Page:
Daniel Goleman defines EI as “The capacity for recognising our own feelings and those of others, for motivating ourselves, and for managing emotions well in ourselves and our relationships”.
An EI workplace is characterised by all employees conscientious of their behaviour and the way they relate with others. Such employees have the knack of recognising, perceiving and controlling their emotions because they are aware of their impact on others. They also add a dash of personal traits like, self-management, empathy and trustworthiness to their affective component to put forth a wholesome effect.
Emotional Quotient (EQ), a measure of EI, can be raised through three foolproof strategies.
Strategy 1: Perception
Most employees consider the display of emotion at the workplace inappropriate. EQ has a direct relationship to an employee’s performance. Hence, denying emotions or improper expression of emotions can cause grave personal and organisational problems.
Strategy 2: Proficiency
Emotional competence gives the ability to
Handle emotional situations leading to resentment
Respect emotions and identifying triggers
Being committed to more trusting relationships
Strategy 3: Culture
The third strategy to create an EI workplace is to create an emotionally intelligent culture. An EI culture encourages employees to display and utilise their emotions in a constructive way. EI guides decisions on where to focus leadership development efforts in most large organisations worldwide.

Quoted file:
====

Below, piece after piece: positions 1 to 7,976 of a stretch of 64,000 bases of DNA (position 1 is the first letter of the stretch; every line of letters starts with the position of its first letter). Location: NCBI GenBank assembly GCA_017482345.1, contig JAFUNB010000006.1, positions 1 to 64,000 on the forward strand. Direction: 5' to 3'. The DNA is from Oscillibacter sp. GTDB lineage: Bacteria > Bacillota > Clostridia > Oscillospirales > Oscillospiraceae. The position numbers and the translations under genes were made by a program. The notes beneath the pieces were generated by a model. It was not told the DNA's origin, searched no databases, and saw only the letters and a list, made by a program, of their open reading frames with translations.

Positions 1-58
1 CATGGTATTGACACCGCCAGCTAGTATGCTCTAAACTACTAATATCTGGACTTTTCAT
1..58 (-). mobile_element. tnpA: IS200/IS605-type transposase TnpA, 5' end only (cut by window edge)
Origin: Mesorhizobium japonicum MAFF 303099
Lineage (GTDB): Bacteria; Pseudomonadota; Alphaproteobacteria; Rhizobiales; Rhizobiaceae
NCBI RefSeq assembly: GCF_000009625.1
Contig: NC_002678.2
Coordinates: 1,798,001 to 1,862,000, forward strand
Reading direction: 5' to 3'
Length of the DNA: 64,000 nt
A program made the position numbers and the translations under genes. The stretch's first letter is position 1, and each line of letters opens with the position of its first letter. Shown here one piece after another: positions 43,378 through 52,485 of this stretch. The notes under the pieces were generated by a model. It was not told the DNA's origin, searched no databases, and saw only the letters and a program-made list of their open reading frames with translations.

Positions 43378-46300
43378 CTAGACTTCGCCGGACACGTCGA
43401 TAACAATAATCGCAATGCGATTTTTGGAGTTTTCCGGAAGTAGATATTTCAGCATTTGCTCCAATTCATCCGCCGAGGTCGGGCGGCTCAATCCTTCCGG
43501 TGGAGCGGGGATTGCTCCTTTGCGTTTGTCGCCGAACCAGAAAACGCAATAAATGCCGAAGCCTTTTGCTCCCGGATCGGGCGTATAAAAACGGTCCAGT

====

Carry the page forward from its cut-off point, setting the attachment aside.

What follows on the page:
The wise truth
Technical and cognitive competencies are threshold skills that help an individual clear the entry hurdles in organisations. Hence these abilities, , lose their might as distinguishing competencies. The best way to identify an employee’s potential is thus by his Emotional Intelligence competency!
What is EQ?
EQ is an individual’s ability to deal with other people, manage oneself, motivate others, understand his own feelings and respond appropriately to the everyday environment successfully. It is used interchangeably with EI (emotional intelligence). EI though is largely learnt, developed throughout life and conditioned by life's experience.
The rules of work are constantly changing and new yardsticks are being used to evaluate the performance of employees. Decisions regarding hiring and firing employees and retaining, sidelining or promoting them are also based on this. Today's corporate world uses IQ as a criterion for recruitment, and EQ for promotions.
Emotional intelligence can be instrumental in many situations at workplace and can help achieve organisational effectiveness. High EQ is essential to take the right decisions and solve problems.
High EQ can lead to
Reduced stress levels
EQ serves as a valuable tool for HR professionals and managers who intend to bring about changes in their organisations. Having the ability to understand what motivates individual employees, an EI manager adapts management style to organisation values.
Since managers need to lead by example, they should have the ability to model right behaviours. EI facilitates this. EI is a learned behaviour and organisations can significantly benefit by incorporating it in their management training programmes.
Hope it will be of help.
23rd September 2006 From India, Delhi